Despite the fact that, among developed countries, the United States spends the most on healthcare, its system is one of the least efficient.
Bloomberg recently ranked 48 countries on how efficient their health systems are. The list was drawn up according to three criteria: average life expectancy (weighted 60%), relative* per capita cost of healthcare (30%), and absolute** per capita cost of healthcare (10%).
Top of the list is Hong Kong, with an efficiency score of 92.6. This breaks down as an average life expectancy of 83.4 years, a relative cost of healthcare of 3.8% of GDP, and a health care expenditure per capita of US$1,409.
In the top ten most efficient health systems, Hong Kong has the lowest absolute cost per capita. At number nine with an efficiency score of 63.1, Switzerland has the highest expenditure with US$9,121 per capita.
Asian countries make up the top four most efficient health systems, with Singapore, Japan, and Israel in second, third and fourth place respectively.
The most efficient systems in Europe, somewhat surprisingly with the austerity measures and cuts to healthcare, are Spain and Italy in fifth and sixth place. This is likely due to the 60% weighting given to life expectancy in the table, with Spain (82.3 years) and Italy (82.1 years) having some of the highest life expectancies in the top ten.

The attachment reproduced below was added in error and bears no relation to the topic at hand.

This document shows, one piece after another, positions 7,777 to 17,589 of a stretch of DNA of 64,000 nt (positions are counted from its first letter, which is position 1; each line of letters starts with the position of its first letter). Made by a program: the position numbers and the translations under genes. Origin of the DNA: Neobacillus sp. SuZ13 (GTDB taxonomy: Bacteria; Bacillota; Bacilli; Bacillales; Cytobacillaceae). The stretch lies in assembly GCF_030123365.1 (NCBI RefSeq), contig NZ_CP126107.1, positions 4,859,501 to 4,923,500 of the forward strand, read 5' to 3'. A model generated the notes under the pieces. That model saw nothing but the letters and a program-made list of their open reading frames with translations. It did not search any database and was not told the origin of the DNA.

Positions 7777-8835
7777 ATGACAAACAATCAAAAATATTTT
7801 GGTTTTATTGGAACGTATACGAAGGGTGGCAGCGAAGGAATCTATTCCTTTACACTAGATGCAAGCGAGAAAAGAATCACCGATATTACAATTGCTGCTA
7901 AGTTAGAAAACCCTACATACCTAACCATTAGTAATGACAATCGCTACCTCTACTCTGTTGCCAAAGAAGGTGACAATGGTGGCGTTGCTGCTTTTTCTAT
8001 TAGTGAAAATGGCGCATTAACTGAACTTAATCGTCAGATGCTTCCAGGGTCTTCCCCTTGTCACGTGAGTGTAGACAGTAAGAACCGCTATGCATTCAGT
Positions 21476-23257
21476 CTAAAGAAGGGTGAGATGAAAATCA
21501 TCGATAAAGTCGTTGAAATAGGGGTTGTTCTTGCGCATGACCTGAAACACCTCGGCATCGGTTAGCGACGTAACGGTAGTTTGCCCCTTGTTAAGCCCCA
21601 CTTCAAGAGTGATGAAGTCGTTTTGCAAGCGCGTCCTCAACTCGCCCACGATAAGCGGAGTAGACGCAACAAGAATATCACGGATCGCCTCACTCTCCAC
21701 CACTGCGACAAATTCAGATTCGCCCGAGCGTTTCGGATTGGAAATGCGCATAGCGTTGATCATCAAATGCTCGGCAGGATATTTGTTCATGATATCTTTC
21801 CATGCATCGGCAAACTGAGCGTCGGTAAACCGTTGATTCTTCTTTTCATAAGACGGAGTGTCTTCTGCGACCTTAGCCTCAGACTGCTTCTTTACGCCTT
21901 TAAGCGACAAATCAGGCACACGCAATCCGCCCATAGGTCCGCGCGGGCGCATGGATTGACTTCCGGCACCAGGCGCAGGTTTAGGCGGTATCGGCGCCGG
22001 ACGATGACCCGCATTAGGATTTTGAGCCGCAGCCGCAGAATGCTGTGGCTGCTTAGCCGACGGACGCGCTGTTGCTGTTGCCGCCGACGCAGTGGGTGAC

At the other end of the list you have countries with the least efficient healthcare systems. In last place is Brazil, with an efficiency rating of 17.4, nearly a full 10 points behind Serbia in 47th place.
Despite huge expenditure on healthcare, 17.9% of GDP (2011), and US$8,608 per capita, the United States is ranked third from the bottom, just above Serbia and Brazil. The absolute cost of healthcare in the U.S. is second only to Switzerland.
With the Affordable Care Act (“Obamacare”) being introduced to mimic universal health systems, it remains to be seen whether America will be able to bring the efficiency of its healthcare in line with its spending.
*Relative cost – health cost per capita as a percentage of GDP.
**Absolute cost – total health expenditure, which covers preventive and curative health services, family planning, nutrition activities and emergency aid.